Journal Scan: Assessing the risk of parvovirus infection in puppies attending socialization classes
Why they did it
The best time to begin socialization training in young dogs is between 4 and 16 weeks of age, yet sequestering puppies until their full course of vaccines is completed is often recommended. In this study, the authors sought to determine if puppies ≤ 16 weeks of age that attended puppy socialization classes were at increased risk of contracting canine parvovirus (CPV) infection compared with dogs that did not.
What they did
Researchers gathered data from 21 clinics in the United States, including clinics in both high- and low-income areas as well as from four cities with distinct seasonal patterns. Information was gathered on puppies examined between birth and 16 weeks of age with respect to signalment, CPV vaccination status, whether the puppy was suspected of or confirmed as having CPV infection, and whether the puppy had attended socialization classes.
In addition, dog trainers in the same four cities were contacted to participate if they taught puppy classes with enrollees that were predominantly < 20 weeks of age and that had at least one CPV vaccine before starting the first class. Information about these puppies included signalment, vaccine history, and whether the puppy was suspected by the trainer as having CPV infection before or while attending classes. These cases were followed up further with the owners to determine whether CPV infection had been diagnosed.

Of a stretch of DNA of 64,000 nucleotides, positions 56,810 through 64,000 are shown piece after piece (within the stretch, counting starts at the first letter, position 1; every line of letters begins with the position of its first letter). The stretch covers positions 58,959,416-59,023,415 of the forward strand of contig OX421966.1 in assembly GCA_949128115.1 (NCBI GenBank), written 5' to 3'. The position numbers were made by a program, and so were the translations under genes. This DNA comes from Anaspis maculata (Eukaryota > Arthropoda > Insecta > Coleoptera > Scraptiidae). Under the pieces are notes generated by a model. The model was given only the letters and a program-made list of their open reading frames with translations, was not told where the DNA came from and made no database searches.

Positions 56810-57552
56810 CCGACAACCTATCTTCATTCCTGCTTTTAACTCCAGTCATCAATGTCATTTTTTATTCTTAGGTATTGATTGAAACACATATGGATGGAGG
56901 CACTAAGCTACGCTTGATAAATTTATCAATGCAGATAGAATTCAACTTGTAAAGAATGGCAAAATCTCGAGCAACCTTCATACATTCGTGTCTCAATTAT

What they found
Information collected from participating clinics included data on 1,012 puppies, and of these 48 (4.7%) attended puppy socialization classes and 876 (86.6%) did not. Class history of the remaining 88 dogs was unknown. CPV infection was diagnosed in 14 dogs that did not attend socialization classes and was not diagnosed in any of the dogs that did.
In addition, information on 231 puppies from 24 dog trainers was evaluated. CPV infection was not suspected by the trainers in any of these dogs.
Puppies ≤ 16 weeks of age that attended socialization classes are at no greater risk of developing CPV infection than those that do not attend these classes. The authors caution, however, that this population was not a random sample and that these results are not generalizable to all geographic areas.
Stepita ME, Bain MJ, Kass PH. Frequency of CPV infection in vaccinated puppies that attended puppy socialization classes. J Am Anim Hosp Assoc 2013;49:95-100.
Link to abstract: http://www.jaaha.org/content/49/2/95.abstract